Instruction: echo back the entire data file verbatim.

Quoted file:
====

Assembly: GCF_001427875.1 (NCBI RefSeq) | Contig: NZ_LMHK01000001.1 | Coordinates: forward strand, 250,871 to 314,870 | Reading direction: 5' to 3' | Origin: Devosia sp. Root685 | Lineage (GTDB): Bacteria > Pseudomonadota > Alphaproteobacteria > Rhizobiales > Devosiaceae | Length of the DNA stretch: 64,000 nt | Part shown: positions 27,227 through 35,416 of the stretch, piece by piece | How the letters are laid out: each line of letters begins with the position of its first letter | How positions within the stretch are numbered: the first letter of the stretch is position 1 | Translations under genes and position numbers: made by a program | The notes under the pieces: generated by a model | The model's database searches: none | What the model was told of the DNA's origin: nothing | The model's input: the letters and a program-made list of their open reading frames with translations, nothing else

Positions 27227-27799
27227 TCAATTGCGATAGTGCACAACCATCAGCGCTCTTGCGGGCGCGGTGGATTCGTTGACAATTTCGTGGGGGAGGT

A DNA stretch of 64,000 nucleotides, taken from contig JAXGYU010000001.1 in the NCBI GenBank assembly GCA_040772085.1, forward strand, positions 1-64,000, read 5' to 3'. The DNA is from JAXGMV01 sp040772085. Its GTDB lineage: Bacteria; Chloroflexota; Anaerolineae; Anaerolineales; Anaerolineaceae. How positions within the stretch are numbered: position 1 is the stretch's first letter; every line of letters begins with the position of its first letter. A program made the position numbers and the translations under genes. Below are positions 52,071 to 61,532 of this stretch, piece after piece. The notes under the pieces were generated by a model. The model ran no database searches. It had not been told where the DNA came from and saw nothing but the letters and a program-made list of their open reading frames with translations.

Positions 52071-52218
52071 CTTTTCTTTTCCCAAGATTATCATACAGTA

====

Assembly: GCF_001427875.1 (NCBI RefSeq) | Contig: NZ_LMHK01000001.1 | Coordinates: forward strand, 250,871 to 314,870 | Reading direction: 5' to 3' | Origin: Devosia sp. Root685 | Lineage (GTDB): Bacteria > Pseudomonadota > Alphaproteobacteria > Rhizobiales > Devosiaceae | Length of the DNA stretch: 64,000 nt | Part shown: positions 27,227 through 35,416 of the stretch, piece by piece | How the letters are laid out: each line of letters begins with the position of its first letter | How positions within the stretch are numbered: the first letter of the stretch is position 1 | Translations under genes and position numbers: made by a program | The notes under the pieces: generated by a model | The model's database searches: none | What the model was told of the DNA's origin: nothing | The model's input: the letters and a program-made list of their open reading frames with translations, nothing else

Positions 27227-27799
27227 TCAATTGCGATAGTGCACAACCATCAGCGCTCTTGCGGGCGCGGTGGATTCGTTGACAATTTCGTGGGGGAGGT

A DNA stretch of 64,000 nucleotides, taken from contig JAXGYU010000001.1 in the NCBI GenBank assembly GCA_040772085.1, forward strand, positions 1-64,000, read 5' to 3'. The DNA is from JAXGMV01 sp040772085. Its GTDB lineage: Bacteria; Chloroflexota; Anaerolineae; Anaerolineales; Anaerolineaceae. How positions within the stretch are numbered: position 1 is the stretch's first letter; every line of letters begins with the position of its first letter. A program made the position numbers and the translations under genes. Below are positions 52,071 to 61,532 of this stretch, piece after piece. The notes under the pieces were generated by a model. The model ran no database searches. It had not been told where the DNA came from and saw nothing but the letters and a program-made list of their open reading frames with translations.

Positions 52071-52218
52071 CTTTTCTTTTCCCAAGATTATCATACAGTA